The foreign ministry continued efforts to prevent trafficking among employees of foreign diplomatic households by holding events to inform them of their rights and by requiring them to obtain identification cards in person. The government continued partnering with neighboring governments and regional organizations to combat transnational trafficking; the FCO continued programs with the People’s Republic of China (PRC) and Nigeria to combat cross-border trafficking and improve and expand joint investigations and, in January 2022, established an exchange program with Romanian police to increase coordination on human smuggling and trafficking cases, with a focus on cases involving Romanian citizens forced into begging. The government provided funding for projects to combat trafficking in a range of countries in the EU and Africa, as well as Cambodia and Nicaragua, and signed an agreement with Israel on combating cybercrime, including combating human trafficking and sexual exploitation of children. The government maintained efforts to reduce the demand for commercial sex acts by continuing to distribute awareness materials to the public on the possibility of sex trafficking in commercial sex. The government also continued efforts to reduce the demand for participation in international sex tourism by its citizens by training law enforcement and raising awareness among travel agencies and the broader public. The government continued to enforce public procurement guidelines for the elimination of labor trafficking in the purchase of goods and services. In June 2021, the government completed a project to analyze the use of tools and initiatives to counter trafficking in international supply chains; the government used the results for training purposes and as part of new procurement guidelines. The 2021-2023 NAP prioritized combating forced labor in supply chains.


As reported over the past five years, human traffickers exploit predominantly foreign victims in Austria, although traffickers also exploit domestic victims. Traffickers exploit women and girls from Austria, Eastern Europe (especially Bulgaria, Hungary, Romania, Serbia, and Slovakia), Southeast Asia, the PRC, Nigeria, and South America in sex trafficking. More than 95 percent of identified victims are foreign women subjected to sex trafficking, and approximately 65 percent of trafficking victims come from EU member states. An increasing number of men, transgender, and transsexual persons are identified as sex trafficking victims. Traffickers exploit women from Nigeria and the PRC in sex trafficking in massage parlors and brothels; many of the Nigerian victims arrive in Austria as asylum-seekers. Traffickers use the lack of protections and stigmas of the commercial sex industry to exploit Austrian women in sex trafficking. Sex trafficking is concentrated in urban areas but also occurs in smaller towns. Traffickers working in well-developed networks recruit sex trafficking victims with fraudulent offers of employment in restaurants and domestic service or by posing as potential romantic partners. Traffickers increasingly use online recruitment and advertisements to lure victims, a phenomenon accelerated by the pandemic. Most traffickers are Austrian men or men from the same country as their victim; many are members of international organized crime groups. Observers note labor trafficking is increasing. Traffickers exploit men and women from Eastern Europe, Southeast Asia, and the PRC in forced labor, primarily in restaurants, construction, agriculture, health care, transportation, and domestic service, including in diplomatic households. Seasonal migrant workers are especially vulnerable to labor trafficking, particularly during the harvest seasons. Traffickers exploit children, persons with physical and intellectual disabilities, and Roma in forced begging. Children, especially Romani girls, are also exploited in forced criminality. Traffickers use Austria as a transit point to move victims to other European countries. Unaccompanied children, many of whom go missing each year, are vulnerable to trafficking. As of March 2022, more than 175,000 refugees from Ukraine, predominantly women and children, have crossed the Austrian border seeking sanctuary; approximately 10,000 of these refugees have remained in Austria and are vulnerable to trafficking.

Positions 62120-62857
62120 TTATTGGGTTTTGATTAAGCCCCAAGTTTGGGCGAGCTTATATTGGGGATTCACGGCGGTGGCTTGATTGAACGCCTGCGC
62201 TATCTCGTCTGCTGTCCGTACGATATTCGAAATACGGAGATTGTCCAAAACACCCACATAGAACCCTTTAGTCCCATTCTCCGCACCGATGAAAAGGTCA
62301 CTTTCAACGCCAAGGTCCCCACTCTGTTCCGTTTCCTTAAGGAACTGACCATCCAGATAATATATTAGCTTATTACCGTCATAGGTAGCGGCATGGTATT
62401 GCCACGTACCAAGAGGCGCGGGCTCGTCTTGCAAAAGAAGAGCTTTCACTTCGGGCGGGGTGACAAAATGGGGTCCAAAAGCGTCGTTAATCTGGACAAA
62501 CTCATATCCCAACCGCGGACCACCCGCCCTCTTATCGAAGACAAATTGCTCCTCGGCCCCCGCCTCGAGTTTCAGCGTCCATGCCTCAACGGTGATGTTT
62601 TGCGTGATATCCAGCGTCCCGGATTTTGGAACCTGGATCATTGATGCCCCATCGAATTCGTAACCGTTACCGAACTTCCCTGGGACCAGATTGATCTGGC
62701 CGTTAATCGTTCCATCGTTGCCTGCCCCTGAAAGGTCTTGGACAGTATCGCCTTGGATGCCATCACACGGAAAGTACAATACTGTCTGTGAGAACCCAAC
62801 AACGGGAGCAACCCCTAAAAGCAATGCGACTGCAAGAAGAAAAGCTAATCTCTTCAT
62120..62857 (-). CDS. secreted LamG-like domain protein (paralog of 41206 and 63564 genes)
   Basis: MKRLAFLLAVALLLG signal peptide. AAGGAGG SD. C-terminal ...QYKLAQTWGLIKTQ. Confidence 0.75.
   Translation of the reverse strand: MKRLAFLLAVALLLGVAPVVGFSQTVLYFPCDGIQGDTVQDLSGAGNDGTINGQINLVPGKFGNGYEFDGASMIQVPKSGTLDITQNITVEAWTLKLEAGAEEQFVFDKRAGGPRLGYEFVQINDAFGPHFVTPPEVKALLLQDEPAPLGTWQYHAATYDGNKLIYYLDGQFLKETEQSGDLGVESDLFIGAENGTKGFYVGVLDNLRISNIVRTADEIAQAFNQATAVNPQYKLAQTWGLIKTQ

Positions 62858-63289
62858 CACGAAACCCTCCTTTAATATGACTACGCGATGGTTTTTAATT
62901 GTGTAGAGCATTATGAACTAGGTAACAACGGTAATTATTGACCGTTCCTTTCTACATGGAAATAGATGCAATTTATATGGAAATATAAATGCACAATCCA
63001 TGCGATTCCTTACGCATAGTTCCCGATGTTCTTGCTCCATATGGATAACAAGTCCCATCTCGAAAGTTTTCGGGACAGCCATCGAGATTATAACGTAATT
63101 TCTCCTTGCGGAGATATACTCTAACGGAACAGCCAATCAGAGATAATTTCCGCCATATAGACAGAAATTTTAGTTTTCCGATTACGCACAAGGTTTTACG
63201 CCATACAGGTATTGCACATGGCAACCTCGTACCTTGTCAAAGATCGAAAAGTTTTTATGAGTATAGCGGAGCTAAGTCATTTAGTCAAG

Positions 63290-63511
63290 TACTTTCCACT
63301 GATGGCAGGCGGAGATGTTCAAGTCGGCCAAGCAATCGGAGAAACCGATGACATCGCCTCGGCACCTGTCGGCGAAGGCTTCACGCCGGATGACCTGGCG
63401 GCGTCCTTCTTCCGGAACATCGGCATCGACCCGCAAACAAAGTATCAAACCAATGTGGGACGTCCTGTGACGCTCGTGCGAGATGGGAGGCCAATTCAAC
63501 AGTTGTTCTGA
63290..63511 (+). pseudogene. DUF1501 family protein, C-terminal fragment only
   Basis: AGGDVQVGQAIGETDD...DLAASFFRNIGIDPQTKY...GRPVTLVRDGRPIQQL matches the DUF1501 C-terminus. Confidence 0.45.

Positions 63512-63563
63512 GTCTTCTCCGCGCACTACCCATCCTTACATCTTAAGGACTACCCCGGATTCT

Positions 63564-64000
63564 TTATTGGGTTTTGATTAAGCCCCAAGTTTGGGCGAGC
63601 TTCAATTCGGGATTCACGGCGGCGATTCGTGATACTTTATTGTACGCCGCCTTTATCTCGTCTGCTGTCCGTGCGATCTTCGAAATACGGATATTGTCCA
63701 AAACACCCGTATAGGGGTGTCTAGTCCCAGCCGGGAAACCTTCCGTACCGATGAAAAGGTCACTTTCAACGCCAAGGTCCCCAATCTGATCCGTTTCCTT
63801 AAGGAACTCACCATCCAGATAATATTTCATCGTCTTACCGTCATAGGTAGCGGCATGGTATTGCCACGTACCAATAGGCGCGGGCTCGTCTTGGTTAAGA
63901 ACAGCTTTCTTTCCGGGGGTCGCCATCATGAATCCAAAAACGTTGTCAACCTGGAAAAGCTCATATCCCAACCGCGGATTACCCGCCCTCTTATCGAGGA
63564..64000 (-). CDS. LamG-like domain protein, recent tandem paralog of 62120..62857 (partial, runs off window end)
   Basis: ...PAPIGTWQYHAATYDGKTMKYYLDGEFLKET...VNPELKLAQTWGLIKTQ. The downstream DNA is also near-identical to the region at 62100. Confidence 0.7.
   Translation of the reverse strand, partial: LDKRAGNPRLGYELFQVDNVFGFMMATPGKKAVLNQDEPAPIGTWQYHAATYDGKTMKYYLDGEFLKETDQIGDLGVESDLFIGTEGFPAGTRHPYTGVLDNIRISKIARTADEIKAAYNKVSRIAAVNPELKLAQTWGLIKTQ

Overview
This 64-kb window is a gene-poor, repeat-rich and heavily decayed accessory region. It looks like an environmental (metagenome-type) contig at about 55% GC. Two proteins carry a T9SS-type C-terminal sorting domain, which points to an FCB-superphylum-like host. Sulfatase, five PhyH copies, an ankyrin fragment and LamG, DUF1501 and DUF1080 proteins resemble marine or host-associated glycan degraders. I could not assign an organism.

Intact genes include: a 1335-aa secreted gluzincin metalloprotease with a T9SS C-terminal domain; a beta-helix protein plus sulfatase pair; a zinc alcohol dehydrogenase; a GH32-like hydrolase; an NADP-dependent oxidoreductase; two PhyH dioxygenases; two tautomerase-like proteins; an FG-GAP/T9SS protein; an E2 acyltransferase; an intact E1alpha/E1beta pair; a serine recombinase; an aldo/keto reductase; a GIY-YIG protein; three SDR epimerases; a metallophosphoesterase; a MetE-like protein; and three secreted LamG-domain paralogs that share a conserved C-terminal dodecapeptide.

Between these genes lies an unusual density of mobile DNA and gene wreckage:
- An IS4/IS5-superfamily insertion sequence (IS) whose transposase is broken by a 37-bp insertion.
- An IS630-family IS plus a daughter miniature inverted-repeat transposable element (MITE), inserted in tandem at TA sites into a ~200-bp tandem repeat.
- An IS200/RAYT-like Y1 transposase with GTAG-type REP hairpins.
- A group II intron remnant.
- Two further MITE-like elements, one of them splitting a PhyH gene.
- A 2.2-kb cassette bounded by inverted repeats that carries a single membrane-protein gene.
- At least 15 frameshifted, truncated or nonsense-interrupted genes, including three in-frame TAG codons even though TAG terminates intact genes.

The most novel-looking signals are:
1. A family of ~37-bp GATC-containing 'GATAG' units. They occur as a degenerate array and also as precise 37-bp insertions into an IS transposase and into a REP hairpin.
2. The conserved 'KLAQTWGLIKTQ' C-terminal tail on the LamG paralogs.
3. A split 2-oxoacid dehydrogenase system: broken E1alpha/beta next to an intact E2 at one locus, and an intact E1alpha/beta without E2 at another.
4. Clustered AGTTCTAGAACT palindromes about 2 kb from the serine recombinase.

U.S. Department of State

The Lessons of 1989: Freedom and Our Future